Today NASCAR's Car of Tomorrow (COT) becomes the Car of Today (COT). Wait a minute, that's the same acronym.
That will never do. How about if we call it the Car of Now (CON)? No, if I do that, people will think I'm accusing NASCAR of a CON job, and I would never do that. OK, well just call it the New Car (NC) and let it go at that.
Whatever you want to call it, NASCAR's project to enhance safety while squashing innovation by crew chiefs makes its racing debut just after noon local time today. The fact that NASCAR chose to debut the car at Bristol rather than one of its many cookie-cutter 1.5 mile tracks is curious.
Bristol is usually such a wreck-fest due to the nature of putting 43 fast, large race cars on a half-mile track, that any issues brought about by the new design are likely to be lost in the general chaos. And with Martinsville, another short track, coming up next weekend, there may not be many cars in any condition to run the next scheduled test at Richmond the following week.
The whole idea of the project was to improve driver survivability and cut costs for teams in the long run. I applaud the safety aspect, but question the cost-cutting part of the equation.
OK, the idea is that teams will have to build fewer cars, as the new inspection template tool (the "claw") will eliminate a lot of the bodywork aero fudging that has led teams to build multiple cars not only for different types of tracks, but even for individual tracks and specific races. But the initial cost in building a fleet of new cars and doing the engineering to make them go fast is horrendous, and the teams with big budgets will still be at the front of the grid.
So it's no surprise that Jeff Gordon's Hendrick Chevy sits on the pole for the new car's debut, with teammate Jimmy Johnson not far behind in sixth. Gibbs Racing and Roush-Fenway are also in evidence at the front end of the field. However, I was happy to see A.J. Allmendinger finally make a race this season, surviving a close encounter with the wall on his qualifying run.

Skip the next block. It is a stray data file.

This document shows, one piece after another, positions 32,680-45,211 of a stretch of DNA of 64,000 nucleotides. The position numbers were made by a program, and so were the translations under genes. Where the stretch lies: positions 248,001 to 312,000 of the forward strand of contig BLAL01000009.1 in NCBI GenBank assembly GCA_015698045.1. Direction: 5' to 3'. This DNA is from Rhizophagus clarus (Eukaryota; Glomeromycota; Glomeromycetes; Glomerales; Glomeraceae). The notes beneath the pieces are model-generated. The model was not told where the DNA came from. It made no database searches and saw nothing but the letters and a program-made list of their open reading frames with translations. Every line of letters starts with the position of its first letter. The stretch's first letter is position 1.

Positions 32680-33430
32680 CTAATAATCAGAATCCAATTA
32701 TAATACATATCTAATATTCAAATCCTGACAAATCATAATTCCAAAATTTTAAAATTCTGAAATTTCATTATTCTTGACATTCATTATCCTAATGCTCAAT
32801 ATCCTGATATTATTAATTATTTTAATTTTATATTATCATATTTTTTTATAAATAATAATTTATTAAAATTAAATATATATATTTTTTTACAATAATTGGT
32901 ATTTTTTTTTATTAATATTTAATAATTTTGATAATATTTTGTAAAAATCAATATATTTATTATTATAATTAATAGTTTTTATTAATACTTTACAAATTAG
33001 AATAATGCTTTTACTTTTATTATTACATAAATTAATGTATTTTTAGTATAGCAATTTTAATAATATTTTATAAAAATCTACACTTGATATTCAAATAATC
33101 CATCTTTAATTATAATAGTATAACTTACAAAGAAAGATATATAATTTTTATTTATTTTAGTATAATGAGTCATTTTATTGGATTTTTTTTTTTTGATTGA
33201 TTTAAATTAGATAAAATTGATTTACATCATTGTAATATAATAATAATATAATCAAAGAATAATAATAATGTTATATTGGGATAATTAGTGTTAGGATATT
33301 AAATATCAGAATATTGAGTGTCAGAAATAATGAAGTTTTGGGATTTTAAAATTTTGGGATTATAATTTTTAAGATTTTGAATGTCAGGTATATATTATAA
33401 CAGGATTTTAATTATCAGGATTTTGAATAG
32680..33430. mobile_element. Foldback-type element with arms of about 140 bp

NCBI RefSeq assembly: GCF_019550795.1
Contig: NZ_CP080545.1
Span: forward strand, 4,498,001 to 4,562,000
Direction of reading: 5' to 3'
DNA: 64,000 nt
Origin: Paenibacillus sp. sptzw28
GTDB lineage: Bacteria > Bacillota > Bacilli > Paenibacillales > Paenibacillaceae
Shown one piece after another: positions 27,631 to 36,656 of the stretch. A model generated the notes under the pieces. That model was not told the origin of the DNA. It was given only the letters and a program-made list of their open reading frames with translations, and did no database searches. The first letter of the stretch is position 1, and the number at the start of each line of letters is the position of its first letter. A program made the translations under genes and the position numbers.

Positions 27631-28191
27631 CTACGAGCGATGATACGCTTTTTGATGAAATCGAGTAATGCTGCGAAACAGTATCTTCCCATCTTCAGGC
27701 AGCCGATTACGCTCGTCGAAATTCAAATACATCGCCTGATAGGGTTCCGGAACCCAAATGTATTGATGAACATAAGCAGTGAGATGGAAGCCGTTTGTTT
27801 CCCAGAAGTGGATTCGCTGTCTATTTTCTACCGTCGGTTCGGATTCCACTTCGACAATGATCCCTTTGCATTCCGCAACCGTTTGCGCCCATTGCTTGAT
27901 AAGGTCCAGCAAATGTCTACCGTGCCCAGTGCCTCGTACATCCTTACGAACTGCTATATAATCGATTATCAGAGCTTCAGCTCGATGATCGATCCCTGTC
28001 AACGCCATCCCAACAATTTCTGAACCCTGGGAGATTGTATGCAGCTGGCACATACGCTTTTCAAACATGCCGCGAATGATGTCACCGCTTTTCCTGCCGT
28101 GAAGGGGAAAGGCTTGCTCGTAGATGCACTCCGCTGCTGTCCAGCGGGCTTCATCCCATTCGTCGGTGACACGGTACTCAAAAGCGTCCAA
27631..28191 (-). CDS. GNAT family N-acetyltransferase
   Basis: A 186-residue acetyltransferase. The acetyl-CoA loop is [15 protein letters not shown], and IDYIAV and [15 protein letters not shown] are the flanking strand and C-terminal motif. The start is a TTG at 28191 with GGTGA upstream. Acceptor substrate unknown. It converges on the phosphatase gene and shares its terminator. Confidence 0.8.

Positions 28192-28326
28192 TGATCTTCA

But Michael Waltrip continued to disappoint his team, sponsors, and fans by failing to make yet another race. At least Dale Jarrett qualified on time and didn't have to use another of his remaining two past champion provisionals.
At the top of the "unintended consequences" column of New Car pluses and minuses is the probability that the ranks of the "Buschwhackers" will be thinned. Those Cup regulars who run the Saturday Busch race in part to learn things to help them on Sunday are finding that there is little or no correlation between the Busch cars and the new Cup design.
So perhaps the Busch regulars will have fewer of these invaders to contend with week in and week out. By the way, NASCAR President Mike Helton has said that there are no plans to phase the new car design into the Busch series anytime soon.
The regular Busch teams don't have the resources to implement the change at this time. Basically, it would kill the series, so for the foreseeable future Busch cars will remain the same while the New Car will be the only design in Cup car 2009, maybe 2008.
The Indycar Series (formerly known as IRL) made its season debut under the lights at Miami Homestead last night, after my deadline. It was Danica Patrick's first race with her new team, Andretti Green Racing.
Sarah Fisher is also back in the series lineup, and these two ladies will be joined by Grand-Am driver Milka Duno later in the season. Duno will drive in 10 Indycar races, starting at Kansas in late April. She will also run the Indy 500, with her rookie test at the Brickyard scheduled for April.
When the green flag waves on the Kansas race, it will be the first time in history that three female drivers start an Indycar race. I wonder if Katherine Legge will be moving over from Champ Car to make it four.